Museums in Wall South Dakota

There is more to do in Wall, South Dakota, besides visiting Wall Drug and walking in and out of all the shops on Main Street. Wall may be a small town, but the area offers a lot of things to do.

During one rainy day, we visited the National Grasslands Visitor Center in Wall. This is the only visitor center in the country for ALL 20 National Grasslands and and it also represents Midewin National Tallgrass Prairie. There is no admission fee to explore the exhibit room (which features interactive displays, Great Plains history, artifacts, and wildlife), watch a 25 minute video (gives an introduction to the creation, history, management, and major attractions of the National Grasslands), participate in the Junior Ranger program, or enjoy ranger-led events and activities. It also has a gift shop with a variety of books and collector’s items for children and adults.

After watching the video, I got all of the questions on this interactive board correct except one.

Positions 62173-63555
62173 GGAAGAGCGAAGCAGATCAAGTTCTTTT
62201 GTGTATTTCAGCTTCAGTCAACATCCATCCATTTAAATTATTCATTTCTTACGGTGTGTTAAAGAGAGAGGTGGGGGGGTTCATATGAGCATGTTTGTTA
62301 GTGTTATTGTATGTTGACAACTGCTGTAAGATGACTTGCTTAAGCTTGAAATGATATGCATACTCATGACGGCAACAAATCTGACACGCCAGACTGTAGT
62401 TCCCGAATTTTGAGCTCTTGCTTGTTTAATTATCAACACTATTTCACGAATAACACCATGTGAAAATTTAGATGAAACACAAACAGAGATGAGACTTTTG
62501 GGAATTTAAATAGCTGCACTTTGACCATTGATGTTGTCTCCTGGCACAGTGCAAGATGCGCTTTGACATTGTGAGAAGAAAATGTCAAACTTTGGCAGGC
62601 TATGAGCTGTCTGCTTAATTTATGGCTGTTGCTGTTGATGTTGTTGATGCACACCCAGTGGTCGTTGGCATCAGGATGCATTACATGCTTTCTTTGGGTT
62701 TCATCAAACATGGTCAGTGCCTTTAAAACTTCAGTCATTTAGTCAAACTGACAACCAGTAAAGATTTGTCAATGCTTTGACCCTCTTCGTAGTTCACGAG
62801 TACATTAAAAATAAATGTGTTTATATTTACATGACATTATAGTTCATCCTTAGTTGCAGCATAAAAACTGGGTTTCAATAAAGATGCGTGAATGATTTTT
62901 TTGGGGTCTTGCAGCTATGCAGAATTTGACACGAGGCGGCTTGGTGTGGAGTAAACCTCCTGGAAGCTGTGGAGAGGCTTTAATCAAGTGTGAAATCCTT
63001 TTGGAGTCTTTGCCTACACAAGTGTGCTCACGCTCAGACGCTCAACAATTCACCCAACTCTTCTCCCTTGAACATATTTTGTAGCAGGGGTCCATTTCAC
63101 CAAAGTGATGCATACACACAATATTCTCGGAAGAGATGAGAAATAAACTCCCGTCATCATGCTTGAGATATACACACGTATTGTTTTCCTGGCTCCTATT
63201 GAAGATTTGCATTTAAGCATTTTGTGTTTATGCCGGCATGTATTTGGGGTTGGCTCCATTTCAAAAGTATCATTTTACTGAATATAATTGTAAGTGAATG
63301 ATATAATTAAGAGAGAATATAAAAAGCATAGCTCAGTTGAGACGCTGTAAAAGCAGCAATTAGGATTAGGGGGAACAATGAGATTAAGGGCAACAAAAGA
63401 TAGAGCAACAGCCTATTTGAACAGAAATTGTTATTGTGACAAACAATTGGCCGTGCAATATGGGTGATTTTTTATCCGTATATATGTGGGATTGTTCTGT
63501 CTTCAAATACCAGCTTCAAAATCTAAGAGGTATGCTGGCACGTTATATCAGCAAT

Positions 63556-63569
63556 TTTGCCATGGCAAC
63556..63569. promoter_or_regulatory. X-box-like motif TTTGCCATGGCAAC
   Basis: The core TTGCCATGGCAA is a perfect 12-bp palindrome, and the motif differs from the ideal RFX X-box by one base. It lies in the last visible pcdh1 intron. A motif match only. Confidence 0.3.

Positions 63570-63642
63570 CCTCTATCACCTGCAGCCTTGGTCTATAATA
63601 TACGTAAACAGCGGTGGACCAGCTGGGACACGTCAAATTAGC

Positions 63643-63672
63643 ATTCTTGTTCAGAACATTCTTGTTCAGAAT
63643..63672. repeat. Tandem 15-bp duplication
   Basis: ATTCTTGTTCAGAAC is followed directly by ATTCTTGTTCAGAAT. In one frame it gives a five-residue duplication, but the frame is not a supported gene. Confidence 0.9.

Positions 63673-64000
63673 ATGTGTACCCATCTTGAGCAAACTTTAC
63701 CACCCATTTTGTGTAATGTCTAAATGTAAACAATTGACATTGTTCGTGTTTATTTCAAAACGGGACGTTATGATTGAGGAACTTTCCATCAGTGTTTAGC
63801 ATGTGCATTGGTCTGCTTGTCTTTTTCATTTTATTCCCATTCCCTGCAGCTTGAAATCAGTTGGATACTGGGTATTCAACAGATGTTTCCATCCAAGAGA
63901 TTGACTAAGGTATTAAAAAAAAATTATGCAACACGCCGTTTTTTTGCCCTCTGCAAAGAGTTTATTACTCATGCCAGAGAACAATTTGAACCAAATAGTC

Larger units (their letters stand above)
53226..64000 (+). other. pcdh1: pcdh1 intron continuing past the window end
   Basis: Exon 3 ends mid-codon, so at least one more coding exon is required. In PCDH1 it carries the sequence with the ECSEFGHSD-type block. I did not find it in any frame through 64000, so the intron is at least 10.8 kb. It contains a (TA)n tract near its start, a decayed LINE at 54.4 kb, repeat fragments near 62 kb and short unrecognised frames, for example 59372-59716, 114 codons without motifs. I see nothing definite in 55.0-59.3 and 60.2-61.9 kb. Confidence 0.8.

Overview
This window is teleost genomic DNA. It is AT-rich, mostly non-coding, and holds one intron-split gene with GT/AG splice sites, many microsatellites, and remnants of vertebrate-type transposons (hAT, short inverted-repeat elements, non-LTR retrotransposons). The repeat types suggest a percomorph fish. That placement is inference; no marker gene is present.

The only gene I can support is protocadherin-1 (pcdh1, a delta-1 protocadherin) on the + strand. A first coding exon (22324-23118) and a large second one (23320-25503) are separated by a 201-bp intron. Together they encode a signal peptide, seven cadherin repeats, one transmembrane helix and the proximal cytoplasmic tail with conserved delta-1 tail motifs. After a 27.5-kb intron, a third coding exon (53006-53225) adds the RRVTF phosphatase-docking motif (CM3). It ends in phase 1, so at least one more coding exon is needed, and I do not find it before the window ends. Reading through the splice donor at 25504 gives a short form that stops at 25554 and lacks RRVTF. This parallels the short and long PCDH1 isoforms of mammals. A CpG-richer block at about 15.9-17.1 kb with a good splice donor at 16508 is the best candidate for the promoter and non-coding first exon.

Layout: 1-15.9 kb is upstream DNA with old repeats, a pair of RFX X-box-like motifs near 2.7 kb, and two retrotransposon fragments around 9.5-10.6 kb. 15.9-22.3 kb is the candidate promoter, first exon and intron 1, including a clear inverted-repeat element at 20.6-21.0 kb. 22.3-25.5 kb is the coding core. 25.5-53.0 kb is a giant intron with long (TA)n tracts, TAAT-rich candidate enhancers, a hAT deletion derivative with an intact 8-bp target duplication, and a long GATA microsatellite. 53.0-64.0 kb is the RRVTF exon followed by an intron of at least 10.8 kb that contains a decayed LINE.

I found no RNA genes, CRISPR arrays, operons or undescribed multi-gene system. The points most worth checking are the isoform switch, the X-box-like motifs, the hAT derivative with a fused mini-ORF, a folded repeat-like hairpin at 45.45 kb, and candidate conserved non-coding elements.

All of these furs were interesting to touch. There were so many different textures and degrees of softness.

YES!! That one IS a skunk! And guess what? It didn’t even smell, and, believe it or not, it was one of the softest ones there.

Another day we visited the Wounded Knee Museum in Wall, SD. On December 23, 1890, US troops massacred almost 300 Lakota Sioux men, women, and children at what would be known as the Wounded Knee Massacre. The Wounded Knee Museum in Wall is dedicated to telling the story of the Lakota families whose lives were profoundly changed or lost at Wounded Knee.

There is a nominal admission fee ($6 for adults but we paid the Senior Citizen price of $5). The museum presents the story of the Wounded Knee Massacre in a narrative form. Visitors essentially “walk” through the story of the massacre. There is a model of the massacre, and a Remembrance Room honoring the victims of Wounded Knee. This museum gives visitors another perspective on the events of that fateful day. It is quite sobering and touched me in an emotional way. Zoom in to read some of the information in the photos.

This book contains photo copies of the actual treaty between the US government and the Sioux Indians in the Wounded Knee area. Each of the many pages is laminated and you can read it.

Both of these places were well worth the time to visit, so if you are in Wall, SD, you might want to stop in and take a look.

So, for now ….. “On the Road Again!”

Betty

Wall Drug